I’ve not read any negative comments about Megan Markle, Lara, although I do understand that the tabloids have said negative things about her, mainly as she’s always holding her baby bump. They also made out that there was negative feelings between the two sisters-in-law, but I’m sure a lot is just made up to sell papers – President Trump’s “fake news”. There is a saying that the royals adopted long ago, which is “never complain, never explain” and I think that has served them well over the years. But you are right, these days it’s not just the media, but Instagram ‘armchair experts’. I’d like to see some people last a day in the spotlight, such as they are 100% of the time. They can’t burp or scratch without someone noticing.

  6. Personally I think Theresa May is a fashion disaster. Her taste for hugely unflattering, too-short, peplum jackets is beyond my comprehension. And that red hat…..ludicrous! . There, I am not diplomatic like your good self, Margaret!
    Sainsburys is no Waitrose for sure. I’ve no gripe with the quality of the goods but I find their shelves uninspiring and displays unexciting. The cafes are like school canteens. Also, the celing is low in our local store and I don’t like that. All all, not greatly enticing. For me it’s Tesco in the absence of a Waitrose.
    Lest I sound too negative, I should say the that, in terms of design, Sainsbury clothing range knocks spots of the Tesco or Asda one, though I never seem to buy from either! But a hurrah for Asda children clothes – next to Next, I think they’re the best.

    • Margaret

      I didn’t really want to say that, but yes, Eloise, you are right, Mrs May is a fashion disaster. What I find hard to understand is all that junk jewellery around her neck when a simple strand of pearls would look so much more elegant. And now I must apologise for what she wears might be modern, artisan jewellery. However, to me (call me a philistine if you like) it all looks quite frightful. I once – hands up, big mistake! – bought a heavy, chunky necklace. They were popular about 10 years ago and for once I became – momentarily – a fashion victim! But as soon as I wore it I felt my neck complaining and returned it to the shop. How can her neck cope with the sheer weight of some of those lumps she wears? I’ve yet to see Mrs May in something smart or even approaching flattering. I know Margaret Thatcher, after winning three consecutive election victories, became somewhat presidential in style, i.e. grander almost than the Queen but, my goodness, she knew how to dress and what flattered her while at the same time looking businesslike.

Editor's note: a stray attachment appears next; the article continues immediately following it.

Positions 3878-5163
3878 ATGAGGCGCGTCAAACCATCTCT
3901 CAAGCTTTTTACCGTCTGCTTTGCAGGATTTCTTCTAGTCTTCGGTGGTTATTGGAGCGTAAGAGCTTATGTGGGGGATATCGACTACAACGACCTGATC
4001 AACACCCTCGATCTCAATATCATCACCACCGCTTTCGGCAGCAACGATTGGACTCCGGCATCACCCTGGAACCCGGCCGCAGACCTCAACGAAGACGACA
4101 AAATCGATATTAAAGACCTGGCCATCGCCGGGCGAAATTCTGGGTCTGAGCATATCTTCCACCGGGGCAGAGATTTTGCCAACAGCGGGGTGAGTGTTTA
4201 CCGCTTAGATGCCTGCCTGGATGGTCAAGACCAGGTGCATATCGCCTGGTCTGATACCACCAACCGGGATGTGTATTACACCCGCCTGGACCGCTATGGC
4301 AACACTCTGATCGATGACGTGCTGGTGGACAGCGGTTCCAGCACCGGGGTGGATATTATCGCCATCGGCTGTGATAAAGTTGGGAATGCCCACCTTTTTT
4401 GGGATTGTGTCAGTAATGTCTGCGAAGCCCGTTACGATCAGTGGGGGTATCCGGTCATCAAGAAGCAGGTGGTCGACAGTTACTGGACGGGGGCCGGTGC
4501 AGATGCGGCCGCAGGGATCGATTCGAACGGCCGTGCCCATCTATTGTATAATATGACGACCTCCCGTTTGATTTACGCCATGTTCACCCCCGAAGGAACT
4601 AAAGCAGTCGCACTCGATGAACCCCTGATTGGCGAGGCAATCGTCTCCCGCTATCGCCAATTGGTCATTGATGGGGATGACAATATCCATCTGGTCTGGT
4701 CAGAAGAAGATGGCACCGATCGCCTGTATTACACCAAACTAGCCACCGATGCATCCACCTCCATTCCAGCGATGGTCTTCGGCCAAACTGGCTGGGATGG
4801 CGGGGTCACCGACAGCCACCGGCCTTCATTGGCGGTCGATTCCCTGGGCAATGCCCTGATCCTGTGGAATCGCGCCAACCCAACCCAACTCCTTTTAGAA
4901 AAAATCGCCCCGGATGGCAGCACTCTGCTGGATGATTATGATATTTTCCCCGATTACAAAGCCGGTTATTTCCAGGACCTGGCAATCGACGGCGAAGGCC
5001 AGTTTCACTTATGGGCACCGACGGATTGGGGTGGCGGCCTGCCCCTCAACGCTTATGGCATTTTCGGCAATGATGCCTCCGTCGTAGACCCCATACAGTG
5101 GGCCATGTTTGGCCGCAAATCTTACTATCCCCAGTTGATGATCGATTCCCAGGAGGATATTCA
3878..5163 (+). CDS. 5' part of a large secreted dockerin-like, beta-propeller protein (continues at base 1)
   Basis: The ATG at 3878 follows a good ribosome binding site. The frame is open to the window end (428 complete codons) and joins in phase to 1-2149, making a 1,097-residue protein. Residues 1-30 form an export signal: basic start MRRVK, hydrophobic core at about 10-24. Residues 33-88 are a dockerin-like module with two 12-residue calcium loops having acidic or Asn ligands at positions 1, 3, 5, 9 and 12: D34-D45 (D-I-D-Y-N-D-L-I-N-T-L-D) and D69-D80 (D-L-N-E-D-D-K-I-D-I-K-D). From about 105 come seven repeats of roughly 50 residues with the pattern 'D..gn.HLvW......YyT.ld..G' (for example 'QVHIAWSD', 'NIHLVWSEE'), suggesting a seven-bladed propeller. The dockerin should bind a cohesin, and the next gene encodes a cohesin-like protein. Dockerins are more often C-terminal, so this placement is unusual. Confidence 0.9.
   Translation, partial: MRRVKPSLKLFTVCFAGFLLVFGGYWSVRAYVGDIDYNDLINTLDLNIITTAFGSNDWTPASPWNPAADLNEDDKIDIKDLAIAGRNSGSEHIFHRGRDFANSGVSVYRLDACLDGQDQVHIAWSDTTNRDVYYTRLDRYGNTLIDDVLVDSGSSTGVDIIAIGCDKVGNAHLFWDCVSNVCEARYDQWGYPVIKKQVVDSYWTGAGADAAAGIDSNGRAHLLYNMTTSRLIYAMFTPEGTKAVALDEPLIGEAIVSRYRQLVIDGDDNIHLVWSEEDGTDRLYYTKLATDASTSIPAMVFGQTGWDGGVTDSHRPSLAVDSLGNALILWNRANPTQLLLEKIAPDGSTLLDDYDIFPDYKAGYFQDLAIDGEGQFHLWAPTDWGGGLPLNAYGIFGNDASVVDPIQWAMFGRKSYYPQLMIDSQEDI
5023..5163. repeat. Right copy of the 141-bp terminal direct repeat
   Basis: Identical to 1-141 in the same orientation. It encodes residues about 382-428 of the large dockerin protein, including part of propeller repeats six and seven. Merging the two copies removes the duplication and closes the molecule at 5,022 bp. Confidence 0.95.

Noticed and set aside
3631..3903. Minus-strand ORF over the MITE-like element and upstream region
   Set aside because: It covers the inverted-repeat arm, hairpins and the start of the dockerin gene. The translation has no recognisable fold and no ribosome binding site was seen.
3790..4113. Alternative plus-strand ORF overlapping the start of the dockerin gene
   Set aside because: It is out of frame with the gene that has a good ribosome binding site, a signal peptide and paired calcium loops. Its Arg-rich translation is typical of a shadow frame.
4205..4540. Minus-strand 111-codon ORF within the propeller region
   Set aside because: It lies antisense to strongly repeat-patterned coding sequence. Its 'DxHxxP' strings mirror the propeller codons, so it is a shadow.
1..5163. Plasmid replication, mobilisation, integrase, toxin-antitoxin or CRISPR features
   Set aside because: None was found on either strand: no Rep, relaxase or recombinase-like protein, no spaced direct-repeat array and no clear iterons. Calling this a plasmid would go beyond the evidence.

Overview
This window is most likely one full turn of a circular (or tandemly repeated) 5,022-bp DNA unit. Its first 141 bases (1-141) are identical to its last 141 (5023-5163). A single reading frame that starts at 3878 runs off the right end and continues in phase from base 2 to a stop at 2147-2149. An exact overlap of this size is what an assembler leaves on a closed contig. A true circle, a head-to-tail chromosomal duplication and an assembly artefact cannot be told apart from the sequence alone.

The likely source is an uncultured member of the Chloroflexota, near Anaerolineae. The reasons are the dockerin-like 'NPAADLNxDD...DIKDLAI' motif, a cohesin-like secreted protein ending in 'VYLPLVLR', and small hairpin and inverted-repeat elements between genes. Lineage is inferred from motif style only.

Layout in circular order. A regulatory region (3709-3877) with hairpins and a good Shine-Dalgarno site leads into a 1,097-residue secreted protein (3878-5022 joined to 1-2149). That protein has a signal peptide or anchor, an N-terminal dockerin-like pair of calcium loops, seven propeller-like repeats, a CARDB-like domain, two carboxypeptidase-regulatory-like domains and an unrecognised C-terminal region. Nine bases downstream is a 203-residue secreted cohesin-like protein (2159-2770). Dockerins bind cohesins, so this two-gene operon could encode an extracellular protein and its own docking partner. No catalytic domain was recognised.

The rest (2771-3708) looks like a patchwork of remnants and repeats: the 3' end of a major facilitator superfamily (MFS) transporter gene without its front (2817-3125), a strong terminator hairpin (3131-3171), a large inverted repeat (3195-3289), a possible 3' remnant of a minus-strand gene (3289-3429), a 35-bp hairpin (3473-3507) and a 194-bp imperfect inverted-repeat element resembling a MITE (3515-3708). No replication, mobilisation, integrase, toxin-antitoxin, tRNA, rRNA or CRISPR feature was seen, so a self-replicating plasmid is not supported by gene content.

Yes, Sainsbury’s cafes are like school canteens. At least you are kinder than I was about it. I thought, had I ever been in a prison (which, thankfully, I haven’t) if there was a cafe there for those visiting inmates, the cafe in Sainsbury’s is what it might be like! Everything pared down to the basic necessities (but without being chained to the floor!)
      Yes, I thought the clothes looked OK in Sainsbury’s too. I might even buy some red jeans! Also, son and daughter in law had been in the Torquay store today and said that they could find Cranks bread in there, which is something I always bought for them in Waitrose. I must remind myself that the object of the exercise is to find the food we want at a reasonable price, even if don’t actually like the store.

      • Ahhh, But you and. I enjoy food shopping, Margaret. Lking the store is part of the wider experience. I can (to a degree) get what I want in Aldi but I rarely venture in because I don’t like the store!

        • Margaret

          In total agreement!!! I don’t like shopping in a shop I don’t like, and I don’t like the new Lidl or the nearby Aldi. The old Lidl is OK, but I only go there about once every four our five weeks to stock up on coffee and housekeeping products (washing machine liquid, foil, Domestos, etc). I enjoy food shopping and I want to like the shop in which I do it. A friend has just said that she asked the Manager of the Exeter branch of Waitrose if I could order online and have it delivered from his store and he said he didn’t see why not, but I will have to make further enquiries about this. I could then have an order occasionally for the things I can’t get in the other stores nearer to home. But nothing beats actually shopping in a food store we like, does it?